Amazon's main mission in developing its Fire TV was flawless performance, Vice President of Kindle Peter Larsen said Wednesday, since best-in-class specs mean that everything else fades to the background except what you want to watch.
Other boxes are "self-important" for assuming customers will settle for anything less, Larsen told CNET on the sidelines of his presentation of the $99 Fire TV and $39.99 Fire Game Controller.
Amazon's new streaming box enters a market already occupied by popular devices like Apple TV and Roku, as well as game consoles like Microsoft's Xbox One and Sony's Playstation that also stream video. The $99 price tag on Fire TV is well below that of the high-powered consoles designed for intense gameplay, but it matches the high-end model of Apple TV and Roku -- and comes in way above the $35 cost of Google's popular streaming stick, Chromecast.
Though Amazon's status as the Internet's biggest retailer offers the chance to link e-commerce to its new box, the opportunity at launch is limited to selling movies, TV and games through its Amazon Instant Video and Amazon -- and Larsen suggested that wasn't going to be changing soon.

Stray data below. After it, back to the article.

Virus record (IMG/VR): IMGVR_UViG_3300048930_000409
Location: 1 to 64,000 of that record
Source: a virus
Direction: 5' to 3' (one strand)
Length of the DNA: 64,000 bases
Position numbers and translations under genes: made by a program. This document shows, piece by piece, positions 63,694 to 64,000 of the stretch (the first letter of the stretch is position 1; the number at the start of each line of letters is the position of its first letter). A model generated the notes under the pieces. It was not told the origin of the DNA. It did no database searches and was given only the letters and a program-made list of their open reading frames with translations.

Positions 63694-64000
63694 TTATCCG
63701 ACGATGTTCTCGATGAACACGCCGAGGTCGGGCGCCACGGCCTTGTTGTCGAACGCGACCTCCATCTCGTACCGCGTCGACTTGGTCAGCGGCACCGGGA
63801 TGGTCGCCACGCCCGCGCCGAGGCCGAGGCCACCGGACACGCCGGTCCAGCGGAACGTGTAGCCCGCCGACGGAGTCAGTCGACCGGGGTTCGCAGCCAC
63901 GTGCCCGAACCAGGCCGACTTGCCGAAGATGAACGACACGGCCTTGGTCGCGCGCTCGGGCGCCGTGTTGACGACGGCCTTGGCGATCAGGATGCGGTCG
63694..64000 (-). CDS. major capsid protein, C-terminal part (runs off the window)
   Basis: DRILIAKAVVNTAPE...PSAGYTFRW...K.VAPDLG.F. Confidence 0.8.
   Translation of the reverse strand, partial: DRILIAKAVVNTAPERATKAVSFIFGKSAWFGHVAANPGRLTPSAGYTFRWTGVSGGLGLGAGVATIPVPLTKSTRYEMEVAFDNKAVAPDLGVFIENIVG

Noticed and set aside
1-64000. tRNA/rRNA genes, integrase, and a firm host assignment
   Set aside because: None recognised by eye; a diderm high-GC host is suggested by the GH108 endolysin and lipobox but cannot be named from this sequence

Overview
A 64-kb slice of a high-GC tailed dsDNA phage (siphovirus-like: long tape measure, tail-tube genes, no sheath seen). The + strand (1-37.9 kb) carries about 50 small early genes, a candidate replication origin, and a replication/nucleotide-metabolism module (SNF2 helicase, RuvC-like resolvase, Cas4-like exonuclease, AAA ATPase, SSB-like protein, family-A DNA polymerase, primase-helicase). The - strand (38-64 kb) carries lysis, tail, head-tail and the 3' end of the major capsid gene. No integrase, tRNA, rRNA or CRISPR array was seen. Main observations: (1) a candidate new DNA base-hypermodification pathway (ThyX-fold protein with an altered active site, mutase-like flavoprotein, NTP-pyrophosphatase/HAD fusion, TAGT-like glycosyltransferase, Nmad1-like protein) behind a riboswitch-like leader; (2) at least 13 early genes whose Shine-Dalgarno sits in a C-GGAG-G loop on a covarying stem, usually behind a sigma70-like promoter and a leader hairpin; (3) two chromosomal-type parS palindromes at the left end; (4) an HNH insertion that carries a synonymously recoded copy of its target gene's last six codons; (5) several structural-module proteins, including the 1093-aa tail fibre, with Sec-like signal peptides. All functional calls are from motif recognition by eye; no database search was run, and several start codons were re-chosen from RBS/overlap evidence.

The box's X-Ray feature -- which populates your Kindle with information from the Internet Movie Database in synch with what you're watching, or shows off lyrics that match the song you're listening to -- seems primed to have a transactional element. For example, do you like those shoes you see your favorite star wearing in the movie? Here's the Amazon page where you can buy them, right on your Kindle as you're watching, with one-click purchasing at the ready.
Larsen said that's a great idea, but isn't something the company can do today. He also said that at launch Fire TV's search feature won't be able to filter out free content from content you need to pay to watch.
But in typical Amazon fashion, he said customer reviews would be the barometer of Fire TV's success or failure. "We look at those unbelievably carefully."